While it is great to see that patient-centric health services get attention at the national level, the existing nursing and navigator models target only a small number of more common cancers and don’t have the capacity to solve many problems patients are facing. By flipping the approach and putting patient first, we will gain their support as well as a powerful force advocating for change.
All.Can, a global initiative working to improve efficiencies in cancer care, conducted a patient survey to understand the needs of patients (across various tumour types) and pinpoint the gap in cancer services in Australia. The survey was our chance to figure out what is currently working in the Australian health system, compare how Australia is performing against other countries and to identify common issues that are negatively impacting patients.
What stood out was, half of the Australian respondents felt like they didn’t receive enough support to deal with the symptoms, with more than a third admitted they have been left out of a decision-making process.
Patients have long shared their feelings of disempowerment, and technology is a missing link that can help address the multitude of unmet needs. It can clear the path so we can deliver cancer services of direct value to patients.
There needs to be stronger connection between patients, clinicians and available services.
We need to move away from relying on traditional methods of connection. Initiating conversations with patients over the phone is outdated – and many patients don’t have the opportunity or would prefer not to travel to face-to-face appointments. Technology is the answer to create bespoke services that suit individual needs. It can also help predict demands for specific services and does not compromise the level of support people need following a cancer diagnosis.
I have a vision of what receiving a cancer diagnosis should be like. Technology plays a significant role in this vision as the key to helping patients better navigate the whole continuum, from diagnosis and beyond.
Rather than falling down a rabbit hole, imagine a scenario where you receive a diagnosis and you – and your loved ones – are sent tailored information about who you should be meeting with and when. You understand what appointments you will need to attend, and can actually manage this via your smart devices.
You are using this technology to keep track of your progress and all the various people along your journey – specialists, allied health professionals, counsellors and others. You have direct communication with a cancer care navigator who is across your needs and is engaged with you from the day of your diagnosis. You can also choose to have in-person consultations if needed. You have both technology and people resources at your fingertips to use when needed.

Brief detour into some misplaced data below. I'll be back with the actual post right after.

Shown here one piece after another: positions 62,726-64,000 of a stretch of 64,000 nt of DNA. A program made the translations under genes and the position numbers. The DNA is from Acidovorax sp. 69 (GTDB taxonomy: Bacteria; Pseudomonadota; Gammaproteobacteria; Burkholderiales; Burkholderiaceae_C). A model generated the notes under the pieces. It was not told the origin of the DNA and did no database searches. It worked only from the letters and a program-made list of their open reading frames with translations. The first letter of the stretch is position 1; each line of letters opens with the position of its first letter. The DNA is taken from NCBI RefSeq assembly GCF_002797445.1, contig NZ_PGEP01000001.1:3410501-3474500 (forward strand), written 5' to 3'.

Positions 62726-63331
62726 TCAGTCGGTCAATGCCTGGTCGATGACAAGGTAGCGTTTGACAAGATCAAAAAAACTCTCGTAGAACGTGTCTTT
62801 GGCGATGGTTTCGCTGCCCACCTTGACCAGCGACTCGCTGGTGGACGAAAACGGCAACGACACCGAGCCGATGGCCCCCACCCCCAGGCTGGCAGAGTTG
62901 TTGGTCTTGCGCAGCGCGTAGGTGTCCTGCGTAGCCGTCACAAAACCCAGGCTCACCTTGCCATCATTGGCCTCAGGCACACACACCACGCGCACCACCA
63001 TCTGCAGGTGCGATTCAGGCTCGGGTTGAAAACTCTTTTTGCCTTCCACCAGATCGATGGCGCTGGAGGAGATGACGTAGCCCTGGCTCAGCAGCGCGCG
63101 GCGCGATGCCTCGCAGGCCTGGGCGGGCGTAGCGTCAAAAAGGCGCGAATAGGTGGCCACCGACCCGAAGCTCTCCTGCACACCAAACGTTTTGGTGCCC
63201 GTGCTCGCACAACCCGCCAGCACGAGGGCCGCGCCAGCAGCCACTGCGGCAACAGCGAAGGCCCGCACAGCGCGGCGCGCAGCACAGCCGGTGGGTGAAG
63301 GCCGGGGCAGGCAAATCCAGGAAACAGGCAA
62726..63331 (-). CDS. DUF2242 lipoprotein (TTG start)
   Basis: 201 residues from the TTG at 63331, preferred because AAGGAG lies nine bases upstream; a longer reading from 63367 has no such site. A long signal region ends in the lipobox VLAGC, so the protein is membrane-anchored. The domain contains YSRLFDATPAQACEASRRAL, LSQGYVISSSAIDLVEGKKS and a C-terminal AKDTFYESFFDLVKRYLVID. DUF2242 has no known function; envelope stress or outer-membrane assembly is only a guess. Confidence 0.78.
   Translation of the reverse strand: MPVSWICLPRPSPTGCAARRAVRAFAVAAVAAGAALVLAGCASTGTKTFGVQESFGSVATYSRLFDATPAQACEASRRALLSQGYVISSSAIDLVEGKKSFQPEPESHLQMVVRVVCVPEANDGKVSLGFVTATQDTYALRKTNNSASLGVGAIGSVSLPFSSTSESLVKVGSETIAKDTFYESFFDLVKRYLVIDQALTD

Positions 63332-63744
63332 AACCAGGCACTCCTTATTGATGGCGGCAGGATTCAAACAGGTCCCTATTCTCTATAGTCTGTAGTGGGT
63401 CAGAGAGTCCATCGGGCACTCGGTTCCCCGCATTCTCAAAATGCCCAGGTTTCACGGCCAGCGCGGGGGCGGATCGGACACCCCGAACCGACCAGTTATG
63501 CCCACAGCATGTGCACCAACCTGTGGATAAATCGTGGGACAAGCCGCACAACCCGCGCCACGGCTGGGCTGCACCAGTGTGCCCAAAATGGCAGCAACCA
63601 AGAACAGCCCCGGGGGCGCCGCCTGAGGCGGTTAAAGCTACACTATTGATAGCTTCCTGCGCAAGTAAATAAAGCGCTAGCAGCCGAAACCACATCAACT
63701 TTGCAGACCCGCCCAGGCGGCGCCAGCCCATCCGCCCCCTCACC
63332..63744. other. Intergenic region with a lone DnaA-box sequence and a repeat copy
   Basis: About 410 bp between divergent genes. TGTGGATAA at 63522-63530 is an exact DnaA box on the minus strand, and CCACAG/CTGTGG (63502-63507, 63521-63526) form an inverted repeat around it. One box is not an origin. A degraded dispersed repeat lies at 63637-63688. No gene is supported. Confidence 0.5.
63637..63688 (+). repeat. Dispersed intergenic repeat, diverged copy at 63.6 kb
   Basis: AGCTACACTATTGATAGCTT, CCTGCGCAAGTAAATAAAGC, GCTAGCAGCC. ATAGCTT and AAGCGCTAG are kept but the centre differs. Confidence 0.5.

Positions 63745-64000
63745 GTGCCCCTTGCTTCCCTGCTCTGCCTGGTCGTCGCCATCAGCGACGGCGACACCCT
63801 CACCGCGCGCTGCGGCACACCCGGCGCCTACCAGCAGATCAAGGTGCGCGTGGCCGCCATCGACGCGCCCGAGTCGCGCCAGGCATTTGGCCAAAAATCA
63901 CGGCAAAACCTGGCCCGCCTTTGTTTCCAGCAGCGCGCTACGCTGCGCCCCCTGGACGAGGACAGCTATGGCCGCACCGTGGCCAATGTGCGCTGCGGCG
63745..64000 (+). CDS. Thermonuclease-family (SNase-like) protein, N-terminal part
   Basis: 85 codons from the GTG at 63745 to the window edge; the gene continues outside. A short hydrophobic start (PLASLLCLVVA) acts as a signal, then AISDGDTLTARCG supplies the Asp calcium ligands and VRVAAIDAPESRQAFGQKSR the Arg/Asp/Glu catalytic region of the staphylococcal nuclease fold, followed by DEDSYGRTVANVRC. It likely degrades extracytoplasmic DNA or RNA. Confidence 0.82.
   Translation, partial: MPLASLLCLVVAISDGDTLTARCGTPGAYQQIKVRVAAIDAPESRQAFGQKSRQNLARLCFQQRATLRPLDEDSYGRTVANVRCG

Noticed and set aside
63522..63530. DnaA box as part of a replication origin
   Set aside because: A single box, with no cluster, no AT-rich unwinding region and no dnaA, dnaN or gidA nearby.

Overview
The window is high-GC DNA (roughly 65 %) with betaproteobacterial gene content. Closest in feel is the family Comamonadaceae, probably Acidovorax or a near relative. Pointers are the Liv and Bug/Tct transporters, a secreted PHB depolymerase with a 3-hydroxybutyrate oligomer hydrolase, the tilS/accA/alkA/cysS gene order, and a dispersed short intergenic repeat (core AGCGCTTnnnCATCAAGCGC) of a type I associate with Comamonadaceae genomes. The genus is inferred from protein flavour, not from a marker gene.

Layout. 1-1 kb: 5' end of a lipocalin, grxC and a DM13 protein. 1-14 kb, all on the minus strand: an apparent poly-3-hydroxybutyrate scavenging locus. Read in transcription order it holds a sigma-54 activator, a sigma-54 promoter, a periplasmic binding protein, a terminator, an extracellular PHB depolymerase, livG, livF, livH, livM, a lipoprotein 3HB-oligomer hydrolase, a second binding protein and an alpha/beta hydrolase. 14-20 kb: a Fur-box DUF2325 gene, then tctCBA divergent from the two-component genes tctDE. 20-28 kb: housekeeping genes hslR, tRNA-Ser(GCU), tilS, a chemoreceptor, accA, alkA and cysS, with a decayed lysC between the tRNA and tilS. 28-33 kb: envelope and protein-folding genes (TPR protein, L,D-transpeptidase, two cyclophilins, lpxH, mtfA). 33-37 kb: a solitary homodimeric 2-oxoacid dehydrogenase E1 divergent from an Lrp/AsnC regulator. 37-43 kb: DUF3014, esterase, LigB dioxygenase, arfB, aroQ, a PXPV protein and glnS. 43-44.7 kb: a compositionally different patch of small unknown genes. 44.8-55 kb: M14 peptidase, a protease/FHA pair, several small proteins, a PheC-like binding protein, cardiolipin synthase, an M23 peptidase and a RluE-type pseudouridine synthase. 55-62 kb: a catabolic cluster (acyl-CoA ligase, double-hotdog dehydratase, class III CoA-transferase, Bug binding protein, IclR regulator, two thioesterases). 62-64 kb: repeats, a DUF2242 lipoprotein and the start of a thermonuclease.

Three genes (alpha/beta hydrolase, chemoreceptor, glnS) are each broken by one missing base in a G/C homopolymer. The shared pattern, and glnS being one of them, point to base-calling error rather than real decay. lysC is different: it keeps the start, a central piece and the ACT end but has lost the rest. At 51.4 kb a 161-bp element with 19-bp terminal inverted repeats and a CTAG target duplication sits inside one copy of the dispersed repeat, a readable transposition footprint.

You can carry on with your life because the path ahead of you is a little clearer. You feel more supported and empowered, and know that whatever question you may have can be answered thanks to a better navigation system.
This scenario shouldn’t be a vision, but rather a reality for Australians regardless of the cancer they have been diagnosed with. The most important benefit technology can deliver for Australians is equitable access to cancer services. Research shows us, we will be able to improve survival rates if we improve consistency of access across the country.
Initiating discussions around patient-centric hybrid models – that is, the adoption of people power and tech resources – for health services is the first step in achieving this vision. All.Can was overwhelmed with the support received during Ministerial Roundtable in April 2021 for the need to invest and support better navigation in our health system.
We can achieve an easier-to-navigate cancer care model by consulting and involving patients and other stakeholders in every step of the design process. It is only by collaborating we will achieve a solution that will not only make sense in the real world, but will harness technology to the best of its ability for cancer care. It can improve survival and quality of life but also reduce costs over time.
At All.Can, we are determined to continue advocating for patients and make sure their perspectives are included, from design of the service delivery models to decision-making. We are aspiring to bring the patient-centric technological advancements to people living with cancer and some of the work we are already doing in this space will help us achieve that. From discussions with businesses working in health intelligence to planning a pilot of a new cancer care model, we are looking for the ways to make sure Australia is leading the charge towards truly personalised medicine.